are too big and bothersome to keep in one's garage but good old Weston cells
are more than adequate to calibrate ANY regular instrument including
top-of-the-cream HP 3458A and Datron/Wavetek 1281.

The devil is, as usual in the details. First of all you need SATURATED
Weston cells. _ALL_ those you see on Ebay and wherever else are UNSATURATED
ones so they have their EMF falling with a time so they need periodic checks
against real standards to find their actual EMF. This is the price you pay
for transportability and lower thermal coefficient. These days there is
absolutely no sense for those -- LTZ1000A beats them heads down and way more
convenient. However LTZ1000A voltage source require calibration against
known standard. It is pretty stable when calibrated (after several years of
aging of course) so it holds its voltage very good but ABSOLUTE value is
unknown until calibrated. Even LM399AH is better than old unsaturated Weston
cell and those are available from e.g. DigiKey at less than $10 in single
quantities (LM399AH-ND part number.)

SATURATE Weston cells are standards theirselves. They do NOT need
calibration. Their EMF is based on fundamental constants so they ALWAYS give
the exact (to some degree) ABSOLUTE known voltage that can be used as a
standard to calibrate all other sources against.

However it comes with a cost. First of all they have high temperature
coefficient so you have to keep them in an oil bath with very stable and
precise temperature. Temperature should be either kept at exact spot (that
does not require a very linear and precise thermal sensor but the entire
bath must be calibrated to that spot temperature) or its temperature must be
known with high accuracy if it is not at that spot so necessary correction
can be calculated (that is totally different task from keeping it at exact
spot.)

Then, saturated cells are NOT transportable. They can not be shipped so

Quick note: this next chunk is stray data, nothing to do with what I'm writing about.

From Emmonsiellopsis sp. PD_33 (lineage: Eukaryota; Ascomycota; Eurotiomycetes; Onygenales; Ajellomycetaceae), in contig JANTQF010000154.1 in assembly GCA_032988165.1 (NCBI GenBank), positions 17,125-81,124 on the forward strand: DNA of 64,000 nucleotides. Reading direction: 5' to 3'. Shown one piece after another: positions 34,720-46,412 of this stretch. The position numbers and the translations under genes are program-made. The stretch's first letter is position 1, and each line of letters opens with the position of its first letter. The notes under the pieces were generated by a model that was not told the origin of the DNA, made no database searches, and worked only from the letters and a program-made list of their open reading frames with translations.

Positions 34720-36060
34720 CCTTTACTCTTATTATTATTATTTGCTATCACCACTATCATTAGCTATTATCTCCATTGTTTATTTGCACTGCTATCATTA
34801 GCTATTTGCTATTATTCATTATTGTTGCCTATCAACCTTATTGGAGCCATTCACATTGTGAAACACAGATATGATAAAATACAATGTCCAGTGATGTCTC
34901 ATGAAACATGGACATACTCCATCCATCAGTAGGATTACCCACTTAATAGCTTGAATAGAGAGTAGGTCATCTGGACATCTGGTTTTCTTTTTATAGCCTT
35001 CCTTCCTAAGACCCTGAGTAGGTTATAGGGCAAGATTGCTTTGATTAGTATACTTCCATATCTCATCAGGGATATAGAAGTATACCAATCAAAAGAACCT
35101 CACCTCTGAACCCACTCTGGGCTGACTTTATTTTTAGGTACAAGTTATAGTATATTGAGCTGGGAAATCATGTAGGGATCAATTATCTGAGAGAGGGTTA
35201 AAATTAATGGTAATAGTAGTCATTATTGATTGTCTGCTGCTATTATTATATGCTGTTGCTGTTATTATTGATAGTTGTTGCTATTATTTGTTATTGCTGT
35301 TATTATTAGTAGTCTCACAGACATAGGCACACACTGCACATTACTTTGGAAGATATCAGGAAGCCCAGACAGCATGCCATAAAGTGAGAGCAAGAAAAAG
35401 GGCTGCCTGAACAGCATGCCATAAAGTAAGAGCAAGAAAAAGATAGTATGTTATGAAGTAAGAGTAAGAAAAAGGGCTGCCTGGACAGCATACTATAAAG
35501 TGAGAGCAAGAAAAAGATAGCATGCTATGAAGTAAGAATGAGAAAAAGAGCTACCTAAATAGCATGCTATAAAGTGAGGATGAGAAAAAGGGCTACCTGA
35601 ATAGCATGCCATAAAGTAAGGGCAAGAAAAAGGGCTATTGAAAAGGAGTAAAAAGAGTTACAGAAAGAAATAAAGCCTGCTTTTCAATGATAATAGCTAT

there is only one way to get those -- make them in place. It is not terribly
complex or outrageously expensive job but it requires some equipment, tools,
materials, and skills that are usually not available. But if one can do some
relatively basic glassblowing, has adequate chemical lab and chemistry
knowledge it is not a very big deal. All materials can be purchased online,
most of them even not requiring additional purification.

I don't think a chemical voltage standard would be all that useful,
since the voltage does change as they age.
In a cal lab they would be periodically compared wih a superior
standard, and they'd keep track of that change.
So if you got an old dusty standard cell somewhere that change may not be known.
Also temperature and stuff has a big influence.

I think there are some reasonably accurate semiconductor references
for sale on Ebay and elsewhere, in the $40 range.
Those may well be your best option for checking or calibrating low end
multimeters.

ST



On Fri, Mar 27, 2015 at 12:01 PM, Gary Robert Bosworth
grbosworth@... [TekScopes] <TekScopes@...> wrote:
Henryk:

I have seen certified voltage standards at some of the companies where I
worked. They usually had their voltage stamped on the outside to 5-digit
accuracy and traceable to the National Bureau of Standards. Perhaps you
could find one of these cells on eBay.

Gary
On Mar 27, 2015 3:13 AM, "henasau@... [TekScopes]" <
TekScopes@...> wrote:

------------------------------------
Posted by: Stefan Trethan <stefan_trethan@...>
------------------------------------


------------------------------------

Yahoo Groups Links


---
******************************************************************